These are the conversations that need to be at the forefront of our national debate. But they're not, and there are several reasons for this.
The media's tendency toward sensationalism and its desire for ratings has led to the distractions of Donald Trump and Herman Cain, while marginalizing the more substantive candidates. The systemic problems with our political structure as a whole have created conflicts of interest that have led to corruption and crony capitalism, which is pervasive not only in our government, but in our financial, healthcare, media, defense contracting, energy and other sectors. This system has created an incentive for politicians to put their political interests above the interests of the people, creating myopic policies that have not served our country well, and are partly responsible for the hyper-polarization of the Republican party, which is now pursuing policies that even Ronald Reagan would have considered radical.
This is why I'm calling for an occupation of the GOP. And I'm not saying call or email your Republican Senator or Congressperson (although you can certainly do that, too). I'm saying JOIN THE PARTY. Cast your vote in the Republican presidential primary, and every other Republican primary right down the line. Vote for Mitt Romney if you really think he's the best they have to offer, or vote for Ron Paul or Buddy Roemer or Gary Johnson or whoever you think has the best ideas to get this country on the right track again.
Now, many of you who are reading this probably had a negative visceral reaction to what I just said. You may have even vomited in your mouth a little. But you've read this far already, so just hear me out.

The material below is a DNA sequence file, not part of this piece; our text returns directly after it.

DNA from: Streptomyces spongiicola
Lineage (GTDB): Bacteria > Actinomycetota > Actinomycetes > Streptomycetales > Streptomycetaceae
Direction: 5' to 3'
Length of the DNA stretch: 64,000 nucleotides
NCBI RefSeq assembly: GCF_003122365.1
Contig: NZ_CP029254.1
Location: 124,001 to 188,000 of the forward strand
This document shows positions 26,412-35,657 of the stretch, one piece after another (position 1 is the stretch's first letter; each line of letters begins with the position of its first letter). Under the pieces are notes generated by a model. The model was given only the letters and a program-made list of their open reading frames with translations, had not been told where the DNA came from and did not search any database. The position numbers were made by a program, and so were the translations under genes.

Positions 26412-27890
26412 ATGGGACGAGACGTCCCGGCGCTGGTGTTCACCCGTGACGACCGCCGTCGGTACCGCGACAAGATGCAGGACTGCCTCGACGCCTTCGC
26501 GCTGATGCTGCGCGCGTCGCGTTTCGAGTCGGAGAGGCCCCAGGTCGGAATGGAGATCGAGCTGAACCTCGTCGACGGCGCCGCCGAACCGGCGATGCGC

You may not want any of the Republican candidates running our country, but certainly some of them would be better than others. And like it or not, not only do we live in a two party system, but whoever ends up with the GOP nomination will have a pretty decent shot at becoming the next president, especially since the economy is still sputtering. Electing a third party candidate will be exceedingly difficult, and if a third party candidate comes along that ends up having a major impact, the outcome is going to be completely unpredictable. Even a candidate such as Roemer, who has said he would pursue the Americans Elect nomination if he loses the Republican primary, or Johnson, who is looking at running on the Libertarian ticket, could just as easily tilt the balance toward toward the Republican candidate, peeling off more would-be Obama supporters, and leaving a large majority of the American people feeling like they ended up with the worst possible outcome.
But that is only part of it. We need two strong parties for our system to function properly, so we can have a real debate on the issues that truly matter. And the further the Republican Party gets pulled to the right, the more the conversation gets skewed, and the less the two parties are able to work together to effectively govern. And this is exactly what we've seen happen since 2008.
If there's one thing I've heard coming from the Occupy Movement, it's that The 99% of The People of the United States of America are tired of politics as usual. They realize the system is broken. It is not working for them. And so I am proposing something that is certainly unusual politics, but perhaps that is what is needed.
The Grand Old Party earned its namesake by standing for the 99%, and fighting for equality for all men. So let us honor that legacy—the legacy of Lincoln, and Teddy Roosevelt, and Dwight D. Eisenhower, under whom the top marginal income tax rate was 90%, and reclaim the Grand Old Party for the people. Let us make it progressive and conservative, but most of all, let us make it American.